OFs see the years roll on and hold things together with duct tape

Tuesday, Jan. 6, the first breakfast of the Old Men of the Mountain of the New Year, was at the Middleburgh Diner in Middleburgh. It is now year-wise 2015 (and temperature-wise five to seven degrees) and what does the year hold in store for the OMOTM other than be cold?

By the tone of the chatter Tuesday morning, not much — even the temperature is pretty normal for January.

The OFs have seen so many old years go, and new years come, that, when compared, one to another, nothing much happens. But, when the years are strung together, a lot does change — a whole lot.

This scribe does not want to start listing a multitude of changes here in transportation, communication, medicine, or morality; the readers can do that themselves just by comparing any topic from 1930 to 2015 and noting the changes. From diapers with pins to Pampers, one of the best subjects for changing the scribe can think of.

One sign of progress during that period of time is the small matter of immunization in the medical field. Now the OFs get a shot to ward off this or that.

The OFs were talking about having gotten their flu shot. The media is advising us that the shot we had is not going to handle the type of flu that is out there, but it will lessen the severity of it. Again, every little bit helps.

Polio in our country and throughout much of the world is about obliterated because of a vaccine. The OFs are familiar with this disease because of knowing people who have contracted it.

Tuberculosis is another disease that can be conquered, pneumonia another.  Get a shot and the chances the OFs will come down with these problems are slim. The OFs could go on and on in just this one segment of progress in the 80-plus years they have crawled (then got up and walked) on this sphere.

Decorating minimalists

As the OFs become older, they find they do less and less decorating for the holidays. Holidays here meaning not only Christmas, but Halloween, Thanksgiving, Easter, or any other holiday the OFs celebrated in the past.

This year, most of the OFs have their decorations down, because not many were put up. When is the appropriate time to put the decorations away until next year?

As far as the OFs go, there isn’t any. Put them up whenever, and take them down whenever, or never take the outside decorations down.

“Why?” the OFs ask. “It just has to be done next year anyway.” 

Over the years, the OFs have accumulated boxes and boxes of ornaments and these boxes are stashed in the attic, barn, or cellars of their homes. Many of the OFs add to their collections just because of good marketing, or because the decorations just look pretty.

Now, instead of one box, many have quite a few boxes and some these boxes now are never opened and never used. One OF said Box Number One, which hasn’t been opened in 20 to 25 years, must have some super collectible ornaments in it by now.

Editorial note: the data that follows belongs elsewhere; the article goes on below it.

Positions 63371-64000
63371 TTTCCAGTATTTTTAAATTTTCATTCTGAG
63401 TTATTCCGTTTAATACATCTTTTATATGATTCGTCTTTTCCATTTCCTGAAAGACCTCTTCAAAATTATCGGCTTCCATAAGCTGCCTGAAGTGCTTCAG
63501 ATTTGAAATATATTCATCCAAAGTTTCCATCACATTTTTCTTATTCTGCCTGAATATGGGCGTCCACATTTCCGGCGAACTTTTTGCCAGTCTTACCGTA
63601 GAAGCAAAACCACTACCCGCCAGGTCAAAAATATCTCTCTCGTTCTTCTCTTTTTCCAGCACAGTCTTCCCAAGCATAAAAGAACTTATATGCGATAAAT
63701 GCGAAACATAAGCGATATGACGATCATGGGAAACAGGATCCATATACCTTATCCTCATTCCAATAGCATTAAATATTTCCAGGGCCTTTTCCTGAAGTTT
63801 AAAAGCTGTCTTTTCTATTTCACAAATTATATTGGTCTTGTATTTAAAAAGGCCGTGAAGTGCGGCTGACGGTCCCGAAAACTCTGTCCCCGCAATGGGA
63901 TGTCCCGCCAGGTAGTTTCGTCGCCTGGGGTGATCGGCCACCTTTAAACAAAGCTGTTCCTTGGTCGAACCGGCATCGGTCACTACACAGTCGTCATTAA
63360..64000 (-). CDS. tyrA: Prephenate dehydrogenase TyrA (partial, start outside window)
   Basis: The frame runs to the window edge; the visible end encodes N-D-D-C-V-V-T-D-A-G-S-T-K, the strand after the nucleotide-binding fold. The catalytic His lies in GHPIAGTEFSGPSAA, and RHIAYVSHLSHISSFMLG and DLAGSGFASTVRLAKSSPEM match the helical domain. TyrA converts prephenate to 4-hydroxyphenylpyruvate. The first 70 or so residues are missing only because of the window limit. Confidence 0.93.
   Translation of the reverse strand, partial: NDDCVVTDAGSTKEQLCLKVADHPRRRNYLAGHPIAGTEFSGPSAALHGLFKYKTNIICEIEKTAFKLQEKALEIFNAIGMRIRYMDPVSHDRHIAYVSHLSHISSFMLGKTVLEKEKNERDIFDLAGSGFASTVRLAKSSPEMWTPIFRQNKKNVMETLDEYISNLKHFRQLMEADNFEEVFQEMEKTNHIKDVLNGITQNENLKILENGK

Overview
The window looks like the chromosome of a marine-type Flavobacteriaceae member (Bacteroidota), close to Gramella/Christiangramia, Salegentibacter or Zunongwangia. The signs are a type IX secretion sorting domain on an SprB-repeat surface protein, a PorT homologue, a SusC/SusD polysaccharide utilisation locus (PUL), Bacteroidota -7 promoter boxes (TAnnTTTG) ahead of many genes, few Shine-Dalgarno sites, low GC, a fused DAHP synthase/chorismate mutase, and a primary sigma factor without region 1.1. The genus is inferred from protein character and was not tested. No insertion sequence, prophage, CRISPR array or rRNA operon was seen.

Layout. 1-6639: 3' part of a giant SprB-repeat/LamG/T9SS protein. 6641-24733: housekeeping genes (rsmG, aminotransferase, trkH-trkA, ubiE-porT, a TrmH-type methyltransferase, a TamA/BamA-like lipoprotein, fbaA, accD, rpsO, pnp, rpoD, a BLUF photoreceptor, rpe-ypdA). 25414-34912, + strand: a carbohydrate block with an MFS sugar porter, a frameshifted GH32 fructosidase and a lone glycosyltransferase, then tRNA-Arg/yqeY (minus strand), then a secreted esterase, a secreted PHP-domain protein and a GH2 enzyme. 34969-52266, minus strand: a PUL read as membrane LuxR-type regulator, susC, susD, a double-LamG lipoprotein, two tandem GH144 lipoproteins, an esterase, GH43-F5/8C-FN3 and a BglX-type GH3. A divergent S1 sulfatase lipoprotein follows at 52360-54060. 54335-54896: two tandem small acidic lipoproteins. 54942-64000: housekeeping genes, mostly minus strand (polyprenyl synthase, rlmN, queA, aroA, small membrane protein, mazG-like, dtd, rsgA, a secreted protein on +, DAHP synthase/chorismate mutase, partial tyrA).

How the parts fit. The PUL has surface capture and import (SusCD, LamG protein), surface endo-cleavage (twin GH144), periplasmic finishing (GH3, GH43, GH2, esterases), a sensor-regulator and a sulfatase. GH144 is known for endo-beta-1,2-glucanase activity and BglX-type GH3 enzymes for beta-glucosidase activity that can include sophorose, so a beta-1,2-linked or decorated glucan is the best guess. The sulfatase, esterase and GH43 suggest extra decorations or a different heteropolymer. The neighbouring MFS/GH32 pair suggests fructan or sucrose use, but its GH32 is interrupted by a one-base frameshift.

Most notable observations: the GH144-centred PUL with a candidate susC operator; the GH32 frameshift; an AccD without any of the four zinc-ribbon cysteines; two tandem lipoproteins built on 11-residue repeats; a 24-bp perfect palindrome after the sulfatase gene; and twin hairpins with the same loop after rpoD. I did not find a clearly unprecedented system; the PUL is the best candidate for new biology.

Decorating to one OF is a lot of fun, and the whole family gets into it. This OF has a manger scene he built and painted himself and he still drags it out each Christmas.

OFs’ ingenuity shines

The OFs were wondering why it is that the smaller the tractor, the more the parts cost to fix it when it either breaks or wears out. Some OFs have a small tractor, not a lawn mower-type tractor but a do-it-all small tractor.

It is not only one OF that thinks his tractor is a Cat D7, but most of the OFs fall into this category and they try to pull a two-ton log with a half-ton tractor. That is why things break and the manufacturer is smart enough to realize this is going to happen, so, to make a good profit, it puts a hefty price tag on parts. Or the service shop tacks a good price on the parts that are prone to breakage to increase its margin to pay for parts it has to carry that are probably never going to move off the shelf.

This is where the OFs shine. Over the years, they have developed a little trait called ingenuity.

This becomes obvious when an OF says such-and-such broke and another OF says he had the same problem and fixed it with duct tape and baling wire, and tells how he did it.

If you think this is just a joke, just watch the NASCAR races sometime and see how much duct tape is used after a car has had an altercation with the wall at 190 miles per hour. Sometimes cars finish with two to three rolls of duct tape holding them together. Duct tape is the OFs’ friend. This scribe thinks some of the OFs are held together with duct tape.

Wrong turn

Referring to last week, the OFs who took the wrong turn more than once leaving the Hilltown Café in Rensselaerville were followed (unbeknownst to them) by other OFs who left the restaurant but knew where they were going.

This past Tuesday morning, The OFs who knew questioned the other OFs and asked if they got home by noon.

The OFs who knew where they were and saw the other OFs turn right when they should have turned left or gone straight said, “I wonder where those OFs are going; they are going to get lost.”

Yup, they were right.  The right-turning carload of OFs did take quite a circuitous route and wound up about 300 yards from the Hilltown Café after driving for nearly half an hour.

The OFs who made it to the Middleburgh Diner in Middleburgh, and who did not even worry about the vehicle not starting (that seems to be a thing of the past) were: George Washburn, Glenn Patterson, Harold Guest, Roger Shafer, Otis Lawyer, Chuck Aleseio, Mark Traver, Robie Osterman, Roger Chapman, Lou Schenck, Mace Porter, Don Wood, Bill Rice, Henry Whipple, Bill Krause, Elwood Vanderbilt, Harold Grippen, and me.